Houjun Liu

sum of subsets

The sum of subsets is the definition of addition upon two subsets.

Apparently, the unions of subsets are almost never subspaces (they don’t produce linearity?) Therefore, we like to work with sum of subsets more.

Remember this has arbitrarily many things!! as a part of the content. When defining, remember to open that possibility.


Sub-sets of \(V\) named \(U_1, U_2, \dots, U_{m}\)


The sum of subsets \(U_1, \dots, U_{m}\) is defined as:

\begin{equation} U_1, \dots, U_{m} = \{u_1+\dots+u_{m}: u_1\in U_1, \dots, u_{m} \in U_{m}\} \end{equation}

“all elements formed by taking one element from each and add it.”

additional information

sum of subspaces is the smallest subspace with both subspaces

Suppose \(U_1, \dots U_{m}\) are subspaces of \(V\), then \(U_1+\dots +U_{m}\) is the smallest subspace of \(V\) containing \(U_1, \dots, U_{m}\).


Is a subspace—

Smallest containing subspace—

Because a subspace is closed under addition, if a subspace contains \(U_{1}, \dots, U_{m}\) you can always add each of the constituent elements manually to form every \(U_1+\dots+U_{m}\).

Conversely, the subspace \(U_1+\dots +U_{m}\) should contain \(U_1, \dots, U_{m}\) by simply setting the coefficients except for the one you are interested in to \(0\).

Therefore, as both subsets contain each other; they are equivalent.

dimension of sums

Let there be two finite-dimensional subspaces: \(U_1\) and \(U_2\). Then:

\begin{equation} \dim(U_1+U_2)=\dim U_1+\dim U_{2} - \dim(U_1 \cap U_2) \end{equation}


let us form an basis of \(U_1 \cap U_{2}\): \(u_1, \dots u_{m}\); this indicates to us that \(\dim(U_1 \cap U_{2}) = m\). Being a basis of \(U_1 \cap U_{2}\), it is linearly independent in \(U_1\) (which forms a part of the intersection.

As any linearly independent list (in this case, in \(U_1\)) can be expanded into a basis of \(U_1\). Let’s say by some vectors \(v_1 \dots v_{j}\). Therefore, we have that:

The new basis is \(u_1, \dots u_{m}, v_1, \dots v_{m}\), and so:

\begin{equation} \dim U_1 = m+j \end{equation}

By the same token, let’s just say some \(w_1, \dots w_{k}\) can be used to extend \(u_1, \dots u_{m}\) into a basis of \(U_2\) (as \(u_1, \dots u_{m}\) is also an linearly independent list in \(U_2\)). So:

\begin{equation} \dim U_{2} = m+k \end{equation}

We desire that \(\dim(U_1+U_2)=\dim U_1+\dim U_{2} - \dim(U_1 \cap U_2)\). Having constructed all three of the elements, we desire to find a list that is length \((m+j)+(m+k)-m = m+j+k\) that forms a basis of \(U_1+U_2\), which will complete the proof.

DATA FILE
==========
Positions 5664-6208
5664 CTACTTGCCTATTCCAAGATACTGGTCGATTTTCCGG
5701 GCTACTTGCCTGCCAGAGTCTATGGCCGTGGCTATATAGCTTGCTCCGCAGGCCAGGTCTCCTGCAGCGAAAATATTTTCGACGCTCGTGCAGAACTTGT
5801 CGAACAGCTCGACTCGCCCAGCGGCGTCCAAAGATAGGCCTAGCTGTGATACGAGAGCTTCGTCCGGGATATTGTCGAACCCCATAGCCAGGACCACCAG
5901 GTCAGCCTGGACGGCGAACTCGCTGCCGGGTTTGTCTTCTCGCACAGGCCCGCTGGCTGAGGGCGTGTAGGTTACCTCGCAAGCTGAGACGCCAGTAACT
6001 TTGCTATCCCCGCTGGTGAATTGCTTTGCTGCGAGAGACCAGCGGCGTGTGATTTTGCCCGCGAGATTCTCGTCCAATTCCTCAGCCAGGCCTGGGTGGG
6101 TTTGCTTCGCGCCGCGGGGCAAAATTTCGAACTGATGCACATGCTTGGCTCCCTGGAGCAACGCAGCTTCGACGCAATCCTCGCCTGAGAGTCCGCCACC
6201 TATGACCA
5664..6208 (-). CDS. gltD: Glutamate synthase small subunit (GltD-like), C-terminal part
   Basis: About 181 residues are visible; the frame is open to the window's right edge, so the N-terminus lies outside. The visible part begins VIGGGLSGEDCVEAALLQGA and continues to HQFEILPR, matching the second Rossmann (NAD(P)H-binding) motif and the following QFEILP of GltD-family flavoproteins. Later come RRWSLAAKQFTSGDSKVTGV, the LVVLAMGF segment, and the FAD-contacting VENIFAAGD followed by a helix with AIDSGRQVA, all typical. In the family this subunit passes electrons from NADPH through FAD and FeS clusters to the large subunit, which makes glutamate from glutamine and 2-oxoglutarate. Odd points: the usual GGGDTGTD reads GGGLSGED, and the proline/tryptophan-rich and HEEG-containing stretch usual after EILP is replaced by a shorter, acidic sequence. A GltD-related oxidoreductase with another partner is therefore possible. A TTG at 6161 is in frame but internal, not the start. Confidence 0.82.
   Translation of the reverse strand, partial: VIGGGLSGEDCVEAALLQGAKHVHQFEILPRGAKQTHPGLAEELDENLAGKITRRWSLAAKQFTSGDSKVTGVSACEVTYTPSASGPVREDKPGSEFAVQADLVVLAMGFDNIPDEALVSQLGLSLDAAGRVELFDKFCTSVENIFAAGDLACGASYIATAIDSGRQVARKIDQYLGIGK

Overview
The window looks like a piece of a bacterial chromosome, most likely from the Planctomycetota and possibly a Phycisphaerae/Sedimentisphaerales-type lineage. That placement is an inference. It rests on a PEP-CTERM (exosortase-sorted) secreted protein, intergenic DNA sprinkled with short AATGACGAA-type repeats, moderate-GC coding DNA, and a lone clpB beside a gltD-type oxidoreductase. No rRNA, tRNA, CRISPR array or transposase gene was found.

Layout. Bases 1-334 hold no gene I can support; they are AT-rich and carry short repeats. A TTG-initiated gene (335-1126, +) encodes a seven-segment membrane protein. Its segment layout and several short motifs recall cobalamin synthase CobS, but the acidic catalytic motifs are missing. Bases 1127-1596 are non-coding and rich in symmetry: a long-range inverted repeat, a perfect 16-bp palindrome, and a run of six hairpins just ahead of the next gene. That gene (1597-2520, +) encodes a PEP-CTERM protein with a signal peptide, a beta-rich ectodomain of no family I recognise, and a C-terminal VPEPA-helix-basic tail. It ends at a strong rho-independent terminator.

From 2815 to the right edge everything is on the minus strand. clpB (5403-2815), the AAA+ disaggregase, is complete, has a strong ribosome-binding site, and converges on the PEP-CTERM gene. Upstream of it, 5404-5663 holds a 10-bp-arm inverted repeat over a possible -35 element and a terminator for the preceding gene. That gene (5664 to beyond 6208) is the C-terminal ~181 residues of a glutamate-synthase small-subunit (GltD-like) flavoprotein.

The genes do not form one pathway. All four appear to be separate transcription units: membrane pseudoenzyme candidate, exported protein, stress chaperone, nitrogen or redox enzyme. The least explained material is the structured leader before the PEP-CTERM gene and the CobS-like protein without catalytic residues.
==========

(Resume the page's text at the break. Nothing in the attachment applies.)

Conveniently, \(u_1, \dots u_{m}, v_1, \dots v_{j}, w_1, \dots w_{k}\) nicely is list of length \(m+j+k\). Therefore, we desire that that list forms a basis of \(U_1+U_{2}\).

As pairwise in this list are the basis of \(U_1\) and \(U_2\), this list can span both \(U_1\) and \(U_2\) (just zero out the “other” sublist—zero \(w\) if desiring a basis of \(U_1\), \(v\) if \(U_2\) —and you have a basis of each space. As \(U_1+U_2\) requires plucking a member from each and adding, as this list spans \(U_1\) and \(U_2\) separately (again, it forms the basis of the each space), we can just use this list to construct individually each component of \(U_1+U_2\) then adding it together. Hence, that long combo list spans \(U_1+U_2\).

The only thing left is to show that the giant list there is linearly independent. Let’s construct:

\begin{equation} a_1u_1+ \dots + a_{m}u_{m} + b_1v_1 + \dots + b_{j}v_{j} + c_1w_1 + \dots + c_{k}w_{k} = 0 \end{equation}

to demonstrate linearly independence,

Moving the \(w\) to the right, we have that:

\begin{equation} a_1u_1+ \dots + a_{m}u_{m} + b_1v_1 + \dots + b_{j}v_{j} =-(c_1w_1 + \dots + c_{k}w_{k}) \end{equation}

Recall that \(u_1 \dots v_{j}\) are all vectors in \(U_1\). Having written \(-(c_1w_1 + \dots + c_{k}w_{k})\) as a linear combination thereof, we say that \(-(c_1w_1 + \dots + c_{k}w_{k}) \in U_1\) due to closure. But also, \(w_1 \dots w_{k} \in U_2\) as they form a basis of \(U_2\). Hence, \(-(c_1w_1 + \dots + c_{k}w_{k}) \in U_2\). So, \(-(c_1w_1 + \dots + c_{k}w_{k}) \in U_1 \cap U_2\).

And we said that \(u_1, \dots u_{m}\) are a basis for \(U_1 \cap U_{2}\). Therefore, we can write the \(c_{i}\) sums as a linear combination of $u$s:

\begin{equation} d_1u_1 \dots + \dots + d_{m}u_{m} = (c_1w_1 + \dots + c_{k}w_{k}) \end{equation}

Now, moving the right to the left again:

\begin{equation} d_1u_1 \dots + \dots + d_{m}u_{m} - (c_1w_1 + \dots + c_{k}w_{k}) = 0 \end{equation}

We have established before that \(u_1 \dots w_{k}\) is a linearly independent list (it is the basis of \(U_2\).) So, to write \(0\), \(d_1 = \dots = c_{k} = 0\).

Substituting back to the original:

\begin{align} a_1u_1+ \dots + a_{m}u_{m} + b_1v_1 + \dots + b_{j}v_{j} &=-(c_1w_1 + \dots + c_{k}w_{k}) \\ &= 0 \end{align}

recall \(u_1 \dots v_{j}\) is the basis of \(U_1\), meaning they are linearly independent. The above expression makes \(a_1 = \dots b_{j} = 0\). Having shown that, to write \(0\) via \(u, v, \dots w\) requires all scalars \(a,b,c=0\), the list is linearly independent.

Having shown that the list of \(u_1, \dots v_1, \dots w_1 \dots w_{k}\) spans \(U_1+U_2\) and is linearly independent within it, it is a basis.

It does indeed have length \(m+j+k\), completing the proof. \(\blacksquare\)